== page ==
Don’t Fret Too Much Over Your Sleep (Tracker)!

With technology finding its way into peoples’ lives, most of us likely use some sort of health monitoring devices to stay fit.  However, it becomes important to use them wisely so that they prove to be beneficial over the course of time.

If you’re using a fitness tracker to monitor your sleep at night, it’s highly likely your device could be what’s keeping you up! While a reasonable amount of tracking can be beneficial, you might become so anxious that it keeps you awake.

Usually, persons with sleep disorders are more concerned about reaching some specific sleep score than with finding what conditions they need to feel rested and refreshed in the morning.

It is important to use sleep trackers constructively to improve and maintain the quality of sleep.


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Sleep quality matters

While getting 7 to 8 hours of sleep a night is a good way to start, it’s also important to address the quality of your sleep. It may come down to how much time you spend in various stages of sleep and how many times you wake up during the length of sleep times.

Make sure your device suits your purpose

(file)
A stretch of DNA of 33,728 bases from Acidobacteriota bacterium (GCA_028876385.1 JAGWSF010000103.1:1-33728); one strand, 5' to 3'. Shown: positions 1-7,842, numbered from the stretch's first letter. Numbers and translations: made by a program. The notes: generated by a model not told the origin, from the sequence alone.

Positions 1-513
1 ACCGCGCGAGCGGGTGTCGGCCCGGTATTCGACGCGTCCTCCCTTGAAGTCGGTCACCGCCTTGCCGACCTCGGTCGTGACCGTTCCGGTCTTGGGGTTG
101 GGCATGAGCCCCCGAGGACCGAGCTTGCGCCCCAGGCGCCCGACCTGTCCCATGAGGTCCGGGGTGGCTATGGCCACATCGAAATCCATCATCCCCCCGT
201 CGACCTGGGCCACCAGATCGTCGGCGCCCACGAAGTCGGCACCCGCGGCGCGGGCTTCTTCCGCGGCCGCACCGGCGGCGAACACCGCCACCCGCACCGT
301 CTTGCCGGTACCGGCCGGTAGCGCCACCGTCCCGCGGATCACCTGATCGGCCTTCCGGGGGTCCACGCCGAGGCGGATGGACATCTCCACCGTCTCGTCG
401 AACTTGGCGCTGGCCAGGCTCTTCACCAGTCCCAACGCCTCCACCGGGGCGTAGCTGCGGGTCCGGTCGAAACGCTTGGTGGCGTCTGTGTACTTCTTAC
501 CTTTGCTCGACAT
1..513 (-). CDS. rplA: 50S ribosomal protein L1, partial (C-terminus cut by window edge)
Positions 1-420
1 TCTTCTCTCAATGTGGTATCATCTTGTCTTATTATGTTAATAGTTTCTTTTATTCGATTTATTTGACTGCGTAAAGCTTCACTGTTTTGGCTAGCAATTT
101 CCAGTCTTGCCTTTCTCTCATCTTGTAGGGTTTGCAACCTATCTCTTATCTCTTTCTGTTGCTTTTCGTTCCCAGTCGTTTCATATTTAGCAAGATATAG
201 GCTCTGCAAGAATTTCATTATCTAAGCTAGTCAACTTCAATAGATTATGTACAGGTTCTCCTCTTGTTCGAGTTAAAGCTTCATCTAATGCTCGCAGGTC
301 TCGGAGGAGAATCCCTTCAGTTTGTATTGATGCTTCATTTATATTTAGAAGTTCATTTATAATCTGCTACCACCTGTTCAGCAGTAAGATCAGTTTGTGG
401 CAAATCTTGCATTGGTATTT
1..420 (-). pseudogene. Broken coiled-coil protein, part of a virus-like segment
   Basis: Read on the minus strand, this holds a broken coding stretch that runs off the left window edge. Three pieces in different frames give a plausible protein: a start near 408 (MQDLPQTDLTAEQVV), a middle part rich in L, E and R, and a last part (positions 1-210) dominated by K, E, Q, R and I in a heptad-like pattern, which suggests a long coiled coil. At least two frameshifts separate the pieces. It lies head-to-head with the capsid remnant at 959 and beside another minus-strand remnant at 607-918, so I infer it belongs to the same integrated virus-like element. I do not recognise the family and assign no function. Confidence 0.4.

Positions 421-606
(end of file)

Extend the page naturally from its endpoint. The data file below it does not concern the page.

Some wearables only detect body movements, which may be adequate for counting steps but not for measuring sleep. Others are becoming more sophisticated but it helps to research brands and see if the device has been evaluated properly.

Sleep lab

Most experts believe that a sleep lab is still the most accurate way to diagnose a sleep disorder because it gives detailed insights into several parameters(including brain waves and eye movements).

Consult your doctor

Your physician can help you address any concerns you have about your sleep. They can also provide referrals to specialists in your area.


Some universities and nonprofits are working to make sleep technology more reliable. Staying updated can help you become aware and make healthier choices.

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Here are a few ways in which we can overcome sleep irregularities and have a normal sleep routine.

Take a break.

If you think you are monitoring your sleep a little too deeply, schedule a little time apart. Try listening to your body instead. If you wake up in the morning without needing an alarm and you feel energetic, chances are, you’re sleeping well regardless of your electronic score.

Maintain consistent bedtimes

Going to bed and getting up at about the same time each day is a sound practice with or without any wearable device.

Eat light

Heavy late dinners and bedtime snacks can interfere with your sleep.

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Darken your bedroom.

Dimming the lights prepares your brain for bed. Hang heavy drapes in your bedroom and turn off the bright screens on your phone and TV.

Block out noise

Use a fan or pink noise recording to drown out any background sounds, which can interfere with your sleep( heavy traffic noise or adjacent neighborhoods).

Sleeping comfortably

Pick a mattress or pillow that helps you sleep comfortably.

Instead of your sleep tracker making you conscious or anxious, try to catch up on some quality sleep. You may find that collecting your personal data enhances the quality and quantity of your sleep, after all.

With inputs from Internet and print sources